Age cannot wither this subtle art

While a breakneck Arsenal overtake rivals in the record books, let’s hear it for the slowcoach. Even in his youth Dennis Bergkamp did not specialise in outstripping opponents and now that he is 35 the Dutchman is more suited than ever to being the still point in a side of incorrigible sprinters.

The Dutchman is a particular delight because his has been a spasmodic longevity. A couple of years ago he seemed to be tapering off at Highbury, so his current, majestic form is a windfall for every spectator. Thierry Henry and Jose Antonio Reyes have plenty in reserve for future seasons but Bergkamp must be relished while stocks last.

Pitches will deteriorate, the weather will worsen, opponents will get nastier and Arsenal will grow careworn. This is Bergkamp’s hour, when everything about him, including his strength, is taking other teams aback. It was all on show even in the Community Shield, when he plopped ideal passes two or three metres behind the Manchester United defence.

He is not the very greatest footballer his country has produced, but he may be the perfect embodiment of the Dutch concept of the game. Bergkamp has that spatial imagination. He is hyper-sensitive when sizing up position, angle and possibility. The very best of his goals are hymns to geometry.

No one else would have won a World Cup quarterfinal quite as he did against Argentina in 1998. The crowd in Marseille basked in the Mediterranean light and in the illumination of his mind. Receiving a 50m crossfield pass from Frank de Boer, one touch controlled it, a second foxed a marker and the third planted a shot in the net.

Two years ago at St James’ Park he manoeuvred when no room at all was apparent. He whirled, slipping the ball round one side of Nikos Dabizas while he spun free on the other to finish. For all the Greece centre-half knew about it, Bergkamp might just as well have disappeared in a puff of smoke.

When he talks, the forward is more scholar than magician. He locates the source of that goal against Newcastle in the pass from Robert Pires, accurate to within a few centimetres, that put him in an ideal position to turn. Bergkamp has the cerebral trait of someone who scores regularly rather than prolifically.

It is not snobbery that constrains him. The veteran is truly regretful that he never did find out how you get the habit of stabbing the ball home from the midst of a six-yard box rumpus. And yet detachment, for good or ill, is part of everything that makes Bergkamp what he is.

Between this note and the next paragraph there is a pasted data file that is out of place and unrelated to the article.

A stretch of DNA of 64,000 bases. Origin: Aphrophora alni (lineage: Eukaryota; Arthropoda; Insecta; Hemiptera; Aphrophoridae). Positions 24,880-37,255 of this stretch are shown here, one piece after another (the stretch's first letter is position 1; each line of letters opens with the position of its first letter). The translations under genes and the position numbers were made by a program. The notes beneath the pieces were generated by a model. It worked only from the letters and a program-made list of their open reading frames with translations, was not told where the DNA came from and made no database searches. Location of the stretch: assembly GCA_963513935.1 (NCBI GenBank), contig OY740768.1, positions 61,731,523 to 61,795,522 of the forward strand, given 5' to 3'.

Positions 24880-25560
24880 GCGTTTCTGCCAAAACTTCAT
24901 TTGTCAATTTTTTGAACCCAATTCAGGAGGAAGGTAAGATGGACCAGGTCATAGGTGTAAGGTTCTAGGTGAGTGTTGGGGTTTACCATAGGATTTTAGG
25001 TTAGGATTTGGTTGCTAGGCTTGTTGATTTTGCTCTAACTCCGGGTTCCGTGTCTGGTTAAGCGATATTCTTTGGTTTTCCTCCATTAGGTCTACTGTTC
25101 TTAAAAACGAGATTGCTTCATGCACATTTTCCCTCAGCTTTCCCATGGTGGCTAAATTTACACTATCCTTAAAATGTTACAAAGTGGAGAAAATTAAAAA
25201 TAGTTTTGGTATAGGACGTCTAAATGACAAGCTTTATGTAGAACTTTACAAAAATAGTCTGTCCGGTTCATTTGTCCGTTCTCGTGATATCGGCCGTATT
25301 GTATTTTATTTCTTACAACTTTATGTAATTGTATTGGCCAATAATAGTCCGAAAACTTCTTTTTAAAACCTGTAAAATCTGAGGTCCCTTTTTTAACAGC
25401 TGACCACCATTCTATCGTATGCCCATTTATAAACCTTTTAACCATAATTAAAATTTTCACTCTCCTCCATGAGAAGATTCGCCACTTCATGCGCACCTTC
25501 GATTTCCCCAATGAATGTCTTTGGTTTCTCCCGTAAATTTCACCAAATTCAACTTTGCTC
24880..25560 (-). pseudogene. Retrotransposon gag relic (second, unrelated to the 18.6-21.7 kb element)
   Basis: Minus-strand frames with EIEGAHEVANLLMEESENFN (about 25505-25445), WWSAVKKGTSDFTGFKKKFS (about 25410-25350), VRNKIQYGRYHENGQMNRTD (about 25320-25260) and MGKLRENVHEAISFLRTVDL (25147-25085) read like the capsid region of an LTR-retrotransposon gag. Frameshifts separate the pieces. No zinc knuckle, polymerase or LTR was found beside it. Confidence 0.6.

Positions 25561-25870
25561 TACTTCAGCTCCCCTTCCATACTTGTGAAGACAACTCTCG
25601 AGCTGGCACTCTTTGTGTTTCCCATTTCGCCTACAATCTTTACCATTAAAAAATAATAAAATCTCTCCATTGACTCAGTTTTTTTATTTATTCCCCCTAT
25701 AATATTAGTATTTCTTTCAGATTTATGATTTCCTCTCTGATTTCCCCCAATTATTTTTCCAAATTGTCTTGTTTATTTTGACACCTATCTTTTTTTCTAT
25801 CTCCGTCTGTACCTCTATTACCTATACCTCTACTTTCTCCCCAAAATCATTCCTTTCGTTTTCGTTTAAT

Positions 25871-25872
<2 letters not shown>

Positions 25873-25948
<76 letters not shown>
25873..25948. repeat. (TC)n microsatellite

In all respects he is slightly out of reach. None of the thumbnail assessments will quite do. Yes, he is diffident, always glad to retreat to his wife Henrita, the three children and the garden of his house in Hadley Wood. And yet this contemplative soul, while protesting that any contact was accidental, has the habit of clocking people, with Blackburn’s Nils-Eric Johansson twice being hit.

There is no unequivocal verdict about the exact value of his career. Certain older Dutch players, laden with winners’ medals from the European Cup or enshrined as members of the national team that took the 1988 European Championship, tend to think he should have achieved more. They ponder his character, sensing that something is always withheld.

Despite those strictures this supposed wallflower is, by other measures, a robust survivor. He is in his 10th season in England. Inconceivable as it sounds, there was no Arsène Wenger in the Premiership when Bergkamp came to Arsenal. Before that he had already won the Cup Winners’ Cup once and the Uefa Cup twice with European clubs.

He can seem remote, literally so when a fear of flying keeps him apart from European matches, but it must be enthusiasm that has him so embroiled in the Highbury project. Negotations over the annual extension to his contract were testy last year, yet he did sign again.

Wenger has reservations about outfield players once they are past 30, but any doubts about Bergkamp are presently being quelled. Until Henry slotted home in stoppage time, the side had held just a one-goal advantage over Middlesbrough for 24 minutes of the 5-3 win on Sunday, but the ageing Dutchman was not substituted.

Bergkamp is bound to get jaded and weary later in the campaign, but for the moment even Wenger wants to see as much as possible of him.

Although the legs may tie up, there is accelerated thinking to leave adversaries for dead. Catch him now while opponents can’t. —

We make it make sense

If this story helped you navigate your world, subscribe to the M&G today for just R30 for the first three months

Subscribers get access to all our best journalism, subscriber-only newsletters, events and a weekly cryptic crossword.”

Related stories

WELCOME TO YOUR M&G

Already a subscriber? Sign in here

Advertising

Latest stories

Harbour views at 9th Avenue Waterside

The award-winning eatery, which offers fine wines and food, is on stilts at Durban’s harbour

Zimbabwe hospital workers plot stillbirth burials

The policy is to cremate deceased infants but Bulawayo Hospital’s incinerators are not working

Salman Rushdie on ventilator, likely to lose an eye after...

The British author of "The Satanic Verses" had to be airlifted to hospital for emergency surgery following the attack

Can technology help to promote students’ mental health?

New apps and online therapy show promise, but more research is needed to help understand who will benefit from digital interventions
Advertising

press releases

Loading latest Press Releases…
×